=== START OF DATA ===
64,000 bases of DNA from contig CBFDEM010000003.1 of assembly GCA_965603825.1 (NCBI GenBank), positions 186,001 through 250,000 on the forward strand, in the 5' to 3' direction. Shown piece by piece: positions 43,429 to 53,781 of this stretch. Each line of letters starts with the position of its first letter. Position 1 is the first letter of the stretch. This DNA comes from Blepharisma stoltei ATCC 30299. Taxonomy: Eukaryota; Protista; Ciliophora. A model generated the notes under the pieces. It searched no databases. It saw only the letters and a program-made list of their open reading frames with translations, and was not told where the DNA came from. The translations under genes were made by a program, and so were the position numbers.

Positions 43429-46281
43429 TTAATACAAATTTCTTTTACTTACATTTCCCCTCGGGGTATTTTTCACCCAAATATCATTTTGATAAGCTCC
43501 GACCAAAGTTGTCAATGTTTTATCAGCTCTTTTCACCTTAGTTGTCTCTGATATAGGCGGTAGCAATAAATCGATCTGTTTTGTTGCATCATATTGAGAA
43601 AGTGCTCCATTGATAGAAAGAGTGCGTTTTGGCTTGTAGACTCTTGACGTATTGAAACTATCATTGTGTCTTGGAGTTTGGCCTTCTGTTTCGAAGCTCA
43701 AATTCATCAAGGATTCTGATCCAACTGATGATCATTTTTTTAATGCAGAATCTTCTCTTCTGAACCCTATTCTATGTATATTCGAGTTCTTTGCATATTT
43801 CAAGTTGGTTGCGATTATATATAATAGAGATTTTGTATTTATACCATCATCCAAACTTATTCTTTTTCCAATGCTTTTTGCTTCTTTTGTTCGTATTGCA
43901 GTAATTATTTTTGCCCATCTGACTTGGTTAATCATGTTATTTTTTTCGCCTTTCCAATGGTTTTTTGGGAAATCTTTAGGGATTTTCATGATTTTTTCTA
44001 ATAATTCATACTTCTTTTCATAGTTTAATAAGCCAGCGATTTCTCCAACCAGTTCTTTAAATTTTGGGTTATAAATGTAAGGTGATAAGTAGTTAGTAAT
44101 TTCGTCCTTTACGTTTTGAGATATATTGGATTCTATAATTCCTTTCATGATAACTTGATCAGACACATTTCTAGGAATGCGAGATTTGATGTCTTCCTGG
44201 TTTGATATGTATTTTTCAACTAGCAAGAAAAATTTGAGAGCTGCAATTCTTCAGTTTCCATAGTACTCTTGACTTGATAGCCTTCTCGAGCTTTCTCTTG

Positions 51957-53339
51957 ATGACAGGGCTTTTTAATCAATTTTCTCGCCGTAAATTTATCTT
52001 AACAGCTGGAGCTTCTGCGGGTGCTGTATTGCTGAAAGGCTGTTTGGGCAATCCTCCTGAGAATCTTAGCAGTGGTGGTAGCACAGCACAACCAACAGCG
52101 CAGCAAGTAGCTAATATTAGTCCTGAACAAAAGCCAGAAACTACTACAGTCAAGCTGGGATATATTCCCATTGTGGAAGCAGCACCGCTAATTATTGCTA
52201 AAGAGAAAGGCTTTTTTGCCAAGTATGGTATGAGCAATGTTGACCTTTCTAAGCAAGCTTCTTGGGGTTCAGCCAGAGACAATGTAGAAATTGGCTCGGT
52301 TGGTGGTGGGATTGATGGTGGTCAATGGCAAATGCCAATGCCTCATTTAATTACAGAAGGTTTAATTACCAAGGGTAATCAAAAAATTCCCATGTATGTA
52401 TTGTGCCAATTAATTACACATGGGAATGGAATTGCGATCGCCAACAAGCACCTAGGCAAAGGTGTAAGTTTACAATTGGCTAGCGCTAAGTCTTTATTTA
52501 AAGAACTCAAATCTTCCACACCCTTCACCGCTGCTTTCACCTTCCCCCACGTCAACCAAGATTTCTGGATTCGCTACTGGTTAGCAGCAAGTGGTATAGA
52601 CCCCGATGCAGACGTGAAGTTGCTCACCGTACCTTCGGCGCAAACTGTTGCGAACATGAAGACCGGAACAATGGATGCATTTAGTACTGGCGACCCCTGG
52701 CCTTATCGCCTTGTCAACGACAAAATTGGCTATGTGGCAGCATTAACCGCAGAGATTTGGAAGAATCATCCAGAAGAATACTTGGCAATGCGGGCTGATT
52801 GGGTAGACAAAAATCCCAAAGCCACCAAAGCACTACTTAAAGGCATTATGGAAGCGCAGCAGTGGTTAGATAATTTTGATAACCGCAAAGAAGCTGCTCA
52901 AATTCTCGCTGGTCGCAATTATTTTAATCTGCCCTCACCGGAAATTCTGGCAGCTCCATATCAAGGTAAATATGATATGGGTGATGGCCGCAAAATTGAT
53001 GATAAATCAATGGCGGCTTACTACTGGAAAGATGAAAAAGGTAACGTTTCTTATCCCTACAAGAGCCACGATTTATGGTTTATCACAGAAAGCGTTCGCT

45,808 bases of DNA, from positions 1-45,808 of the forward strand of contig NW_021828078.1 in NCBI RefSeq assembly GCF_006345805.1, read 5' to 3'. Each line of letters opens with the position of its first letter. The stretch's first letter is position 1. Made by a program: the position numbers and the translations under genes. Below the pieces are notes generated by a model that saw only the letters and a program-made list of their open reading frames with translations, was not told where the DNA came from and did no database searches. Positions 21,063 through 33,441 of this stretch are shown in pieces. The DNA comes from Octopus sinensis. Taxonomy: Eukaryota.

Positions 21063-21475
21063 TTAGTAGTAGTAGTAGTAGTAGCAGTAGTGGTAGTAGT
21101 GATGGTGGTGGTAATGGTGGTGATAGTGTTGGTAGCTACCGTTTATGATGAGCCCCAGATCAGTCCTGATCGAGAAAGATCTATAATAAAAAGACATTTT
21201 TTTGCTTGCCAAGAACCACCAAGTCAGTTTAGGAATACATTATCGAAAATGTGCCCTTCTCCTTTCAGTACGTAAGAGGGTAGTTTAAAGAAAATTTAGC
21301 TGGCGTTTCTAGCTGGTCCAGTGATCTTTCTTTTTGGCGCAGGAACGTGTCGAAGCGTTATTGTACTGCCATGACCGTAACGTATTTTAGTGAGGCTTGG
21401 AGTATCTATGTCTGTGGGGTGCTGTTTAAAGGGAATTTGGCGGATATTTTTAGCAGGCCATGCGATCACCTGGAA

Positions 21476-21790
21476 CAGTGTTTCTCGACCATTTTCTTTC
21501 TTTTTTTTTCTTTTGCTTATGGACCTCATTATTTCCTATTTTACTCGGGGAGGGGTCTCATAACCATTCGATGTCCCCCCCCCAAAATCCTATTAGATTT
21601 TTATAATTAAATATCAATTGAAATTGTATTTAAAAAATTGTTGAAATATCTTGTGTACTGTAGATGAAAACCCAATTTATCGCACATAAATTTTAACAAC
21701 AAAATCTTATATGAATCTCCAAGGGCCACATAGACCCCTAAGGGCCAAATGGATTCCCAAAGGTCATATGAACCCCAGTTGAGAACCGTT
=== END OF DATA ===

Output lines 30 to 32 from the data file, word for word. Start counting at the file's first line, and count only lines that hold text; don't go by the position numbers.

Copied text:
21301 TGGCGTTTCTAGCTGGTCCAGTGATCTTTCTTTTTGGCGCAGGAACGTGTCGAAGCGTTATTGTACTGCCATGACCGTAACGTATTTTAGTGAGGCTTGG
21401 AGTATCTATGTCTGTGGGGTGCTGTTTAAAGGGAATTTGGCGGATATTTTTAGCAGGCCATGCGATCACCTGGAA

Positions 21476-21790